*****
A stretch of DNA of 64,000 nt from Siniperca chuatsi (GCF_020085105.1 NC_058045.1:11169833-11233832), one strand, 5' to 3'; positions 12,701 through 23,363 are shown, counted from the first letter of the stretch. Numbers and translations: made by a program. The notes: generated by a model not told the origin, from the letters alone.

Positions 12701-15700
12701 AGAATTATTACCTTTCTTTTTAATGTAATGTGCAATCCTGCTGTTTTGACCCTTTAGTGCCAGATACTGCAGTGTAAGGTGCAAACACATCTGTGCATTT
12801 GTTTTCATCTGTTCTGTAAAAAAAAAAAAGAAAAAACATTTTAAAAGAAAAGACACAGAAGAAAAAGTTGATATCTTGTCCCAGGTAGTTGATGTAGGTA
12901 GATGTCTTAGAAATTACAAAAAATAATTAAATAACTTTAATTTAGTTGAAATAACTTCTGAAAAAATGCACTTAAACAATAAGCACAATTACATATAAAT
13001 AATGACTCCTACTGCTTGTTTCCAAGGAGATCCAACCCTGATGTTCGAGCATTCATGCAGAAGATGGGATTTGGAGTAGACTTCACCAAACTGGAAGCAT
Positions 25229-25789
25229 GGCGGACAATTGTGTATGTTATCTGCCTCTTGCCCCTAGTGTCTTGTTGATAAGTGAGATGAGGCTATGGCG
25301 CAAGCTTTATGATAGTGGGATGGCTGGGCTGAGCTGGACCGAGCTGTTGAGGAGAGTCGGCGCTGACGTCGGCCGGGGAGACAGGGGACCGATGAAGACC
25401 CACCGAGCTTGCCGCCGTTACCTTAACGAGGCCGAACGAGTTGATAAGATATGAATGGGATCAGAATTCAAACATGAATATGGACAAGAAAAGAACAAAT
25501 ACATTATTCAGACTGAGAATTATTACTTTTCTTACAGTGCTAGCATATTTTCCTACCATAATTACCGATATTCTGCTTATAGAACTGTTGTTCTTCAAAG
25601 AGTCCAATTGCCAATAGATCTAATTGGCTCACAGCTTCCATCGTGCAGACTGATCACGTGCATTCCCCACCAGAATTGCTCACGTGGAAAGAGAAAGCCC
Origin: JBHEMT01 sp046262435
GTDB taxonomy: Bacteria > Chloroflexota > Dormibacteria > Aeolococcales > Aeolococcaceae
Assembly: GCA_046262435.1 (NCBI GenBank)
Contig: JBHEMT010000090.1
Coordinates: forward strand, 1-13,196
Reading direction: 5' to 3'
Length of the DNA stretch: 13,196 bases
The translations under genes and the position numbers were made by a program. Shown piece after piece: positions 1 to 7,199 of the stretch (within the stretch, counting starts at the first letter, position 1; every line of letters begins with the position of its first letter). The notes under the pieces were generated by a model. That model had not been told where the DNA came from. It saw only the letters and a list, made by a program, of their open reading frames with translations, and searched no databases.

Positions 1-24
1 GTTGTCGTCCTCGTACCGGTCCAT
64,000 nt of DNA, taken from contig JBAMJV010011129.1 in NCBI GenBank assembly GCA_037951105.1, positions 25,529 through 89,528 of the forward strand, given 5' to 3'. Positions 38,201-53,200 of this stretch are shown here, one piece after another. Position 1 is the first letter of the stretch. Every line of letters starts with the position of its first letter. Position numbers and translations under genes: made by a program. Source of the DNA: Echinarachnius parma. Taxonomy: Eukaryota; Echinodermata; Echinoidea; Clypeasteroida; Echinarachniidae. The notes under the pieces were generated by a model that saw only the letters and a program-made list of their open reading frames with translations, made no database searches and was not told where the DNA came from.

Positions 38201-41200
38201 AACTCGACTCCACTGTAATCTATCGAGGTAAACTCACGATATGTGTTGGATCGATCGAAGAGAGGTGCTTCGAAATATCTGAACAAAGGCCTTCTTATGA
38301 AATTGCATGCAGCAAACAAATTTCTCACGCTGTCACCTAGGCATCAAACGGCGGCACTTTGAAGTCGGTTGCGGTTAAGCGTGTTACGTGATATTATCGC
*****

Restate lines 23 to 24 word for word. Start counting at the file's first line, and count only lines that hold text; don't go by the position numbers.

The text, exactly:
64,000 nt of DNA, taken from contig JBAMJV010011129.1 in NCBI GenBank assembly GCA_037951105.1, positions 25,529 through 89,528 of the forward strand, given 5' to 3'. Positions 38,201-53,200 of this stretch are shown here, one piece after another. Position 1 is the first letter of the stretch. Every line of letters starts with the position of its first letter. Position numbers and translations under genes: made by a program. Source of the DNA: Echinarachnius parma. Taxonomy: Eukaryota; Echinodermata; Echinoidea; Clypeasteroida; Echinarachniidae. The notes under the pieces were generated by a model that saw only the letters and a program-made list of their open reading frames with translations, made no database searches and was not told where the DNA came from.

Positions 38201-41200